Academic journal article Modern Journal of Language Teaching Methods

Elt Evaluation: The Issue of In-Company English Training in Tunisia

Academic journal article Modern Journal of Language Teaching Methods

Elt Evaluation: The Issue of In-Company English Training in Tunisia

Article excerpt


With the advent of the 21st century Knowledge Age, lifelong learning has become inevitable as the education at schools is no longer considered as complete when the student leaves the formal classroom environment. (OECD/CERI, 2008). As a consequence, work procedures have been restructured and a 'new work order' has been established to meet the new global values and trends (Shied, 2003).

In order to fill the gap left by academic education, and to take part in the knowledge society, many companies in Tunisia engage in different types of training courses to be able to improve technical or communication skills of their employees. For these companies aiming to compete on a global level with a skilled workforce, workplace learning is an opportunity to connect the development of the individual with the development of the company through an emphasis on continuous development (Mavin et al, 2010). To this end, considerable amounts of money and time are invested in order to reach the desired goals.

Most often workplace training has involved people who are more likely to have had less rewarding school experiences and to view themselves as less able learners and more motivated by extrinsic rewards (for example, credit, qualifications, promotions) than intrinsic enjoyment in learning (Vaughan, 2008). This is why undertaking a formal evaluation of an English training program is vital to see how beneficial the training is for the trainees.

The evaluation of an English language training program helps ensure program quality as when weaknesses are identified, it allows a program to be improved, and it keeps a strong and successful program intact by confirming its success. (Rosenbusch, 1991, Indira, 2008, Kirkpatrick & Kirkpatrick, 2009,).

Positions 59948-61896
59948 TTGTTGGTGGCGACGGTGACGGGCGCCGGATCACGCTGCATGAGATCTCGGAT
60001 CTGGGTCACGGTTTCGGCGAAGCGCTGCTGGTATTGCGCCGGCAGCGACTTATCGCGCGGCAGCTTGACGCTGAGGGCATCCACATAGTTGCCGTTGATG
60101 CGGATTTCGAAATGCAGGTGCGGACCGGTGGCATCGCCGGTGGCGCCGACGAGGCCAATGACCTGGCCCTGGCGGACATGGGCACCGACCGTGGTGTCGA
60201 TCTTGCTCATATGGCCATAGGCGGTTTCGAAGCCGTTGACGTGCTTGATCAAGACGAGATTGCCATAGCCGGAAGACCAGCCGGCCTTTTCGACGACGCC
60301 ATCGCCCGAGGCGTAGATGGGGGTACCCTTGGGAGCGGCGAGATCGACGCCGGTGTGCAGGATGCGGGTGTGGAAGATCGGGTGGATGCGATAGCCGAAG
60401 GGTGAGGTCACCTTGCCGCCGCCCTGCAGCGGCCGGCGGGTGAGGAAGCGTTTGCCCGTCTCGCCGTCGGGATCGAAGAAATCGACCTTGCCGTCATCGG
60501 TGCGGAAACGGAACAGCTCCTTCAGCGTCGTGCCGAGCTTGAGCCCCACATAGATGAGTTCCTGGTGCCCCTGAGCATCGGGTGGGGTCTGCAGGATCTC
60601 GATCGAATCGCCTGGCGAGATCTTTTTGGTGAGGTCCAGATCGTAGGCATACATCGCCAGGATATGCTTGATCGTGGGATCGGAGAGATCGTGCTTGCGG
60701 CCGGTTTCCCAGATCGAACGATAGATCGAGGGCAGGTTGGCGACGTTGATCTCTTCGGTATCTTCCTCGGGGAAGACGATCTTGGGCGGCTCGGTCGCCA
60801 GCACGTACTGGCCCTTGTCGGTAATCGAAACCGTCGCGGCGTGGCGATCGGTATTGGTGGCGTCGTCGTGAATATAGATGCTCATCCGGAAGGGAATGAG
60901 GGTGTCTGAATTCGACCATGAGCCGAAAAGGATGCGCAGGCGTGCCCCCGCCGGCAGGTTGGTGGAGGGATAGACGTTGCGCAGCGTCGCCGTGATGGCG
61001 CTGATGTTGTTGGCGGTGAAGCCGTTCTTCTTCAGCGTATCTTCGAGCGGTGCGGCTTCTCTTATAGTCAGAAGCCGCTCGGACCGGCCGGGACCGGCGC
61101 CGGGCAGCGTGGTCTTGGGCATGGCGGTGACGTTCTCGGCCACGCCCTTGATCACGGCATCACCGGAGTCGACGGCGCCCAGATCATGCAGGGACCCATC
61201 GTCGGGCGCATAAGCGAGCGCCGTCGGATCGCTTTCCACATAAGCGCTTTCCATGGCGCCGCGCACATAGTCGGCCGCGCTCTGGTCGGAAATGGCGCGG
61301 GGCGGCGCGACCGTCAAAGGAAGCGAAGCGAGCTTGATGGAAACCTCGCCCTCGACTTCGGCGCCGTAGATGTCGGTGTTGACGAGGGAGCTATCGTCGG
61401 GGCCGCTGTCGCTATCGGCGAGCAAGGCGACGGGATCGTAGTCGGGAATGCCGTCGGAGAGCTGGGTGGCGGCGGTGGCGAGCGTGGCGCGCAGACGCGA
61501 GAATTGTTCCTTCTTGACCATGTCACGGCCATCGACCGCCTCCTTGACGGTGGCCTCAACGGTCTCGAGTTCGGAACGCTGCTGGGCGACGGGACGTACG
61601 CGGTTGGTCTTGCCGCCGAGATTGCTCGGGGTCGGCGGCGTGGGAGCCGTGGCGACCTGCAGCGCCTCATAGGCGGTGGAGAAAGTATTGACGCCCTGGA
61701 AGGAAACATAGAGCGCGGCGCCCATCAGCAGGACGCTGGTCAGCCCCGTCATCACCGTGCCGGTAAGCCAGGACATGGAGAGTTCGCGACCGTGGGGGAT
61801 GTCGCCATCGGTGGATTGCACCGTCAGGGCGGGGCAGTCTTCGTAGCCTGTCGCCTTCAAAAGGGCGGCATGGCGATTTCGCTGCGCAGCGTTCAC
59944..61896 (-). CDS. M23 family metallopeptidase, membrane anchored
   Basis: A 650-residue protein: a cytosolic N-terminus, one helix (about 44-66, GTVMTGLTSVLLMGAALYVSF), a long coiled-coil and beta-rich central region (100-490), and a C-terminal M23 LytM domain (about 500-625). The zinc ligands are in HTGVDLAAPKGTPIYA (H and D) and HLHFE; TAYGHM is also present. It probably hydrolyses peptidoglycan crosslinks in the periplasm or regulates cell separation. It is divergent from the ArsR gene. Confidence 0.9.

Workplace training evaluation is an under-researched area. The main objective of this work is to highlight English training achievements and challenges in a sample of two companies in Tunisia: an advertising agency and a pharmaceutical services provider company within a framework of a social and economic desire for a sustainable development.

The present work addresses the following research question:

How effective was the English training in the advertising agency and the pharmaceutical services company?

To answer this question, four sub-questions were formulated:

1.What was the trainees' reaction to the course? (Reaction)

2. How much did the trainees learn from the course? (Learning)

3. Did the trainees change their working behavior thanks to the course? (Behavior)

4. Did the two companies benefit from the training course in terms of ROI? (Result)


This section introduces the major models of evaluation, findings from previous studies as well as taking into consideration the role of needs analysis and company culture in evaluating the effectiveness of a training program.

Models of evaluation

Although assessment and evaluation seem to be synonymous, the literature draws a clear distinction between them. In fact, assessment refers to judgment of learners' performance, while evaluation refers to judgment of program or organizational effectiveness (OECD/CERI, 2008). In this regard, the present work will address the evaluation of an English training program for a group of executives belonging to an advertising agency and a pharmaceutical services company in Tunisia. To this end, a theoretical framework for a program evaluation is presented. Also a review of the literature relating to program evaluation in the vocational field follows. Prior to this some definitions are worth considering in order to understand the term 'evaluation'.

Evaluation can be internal or external, formative or summative. Internal evaluation, often carried out by teachers or curriculum developers, is time saving and less threatening for the learners (Byram, 2001). Contrarily to internal evaluation, external evaluation is praised for objectivity; however, it is more time consuming, and may not be totally reliable as the learners may feel suspicious of the external evaluators (Byram, 2001). …

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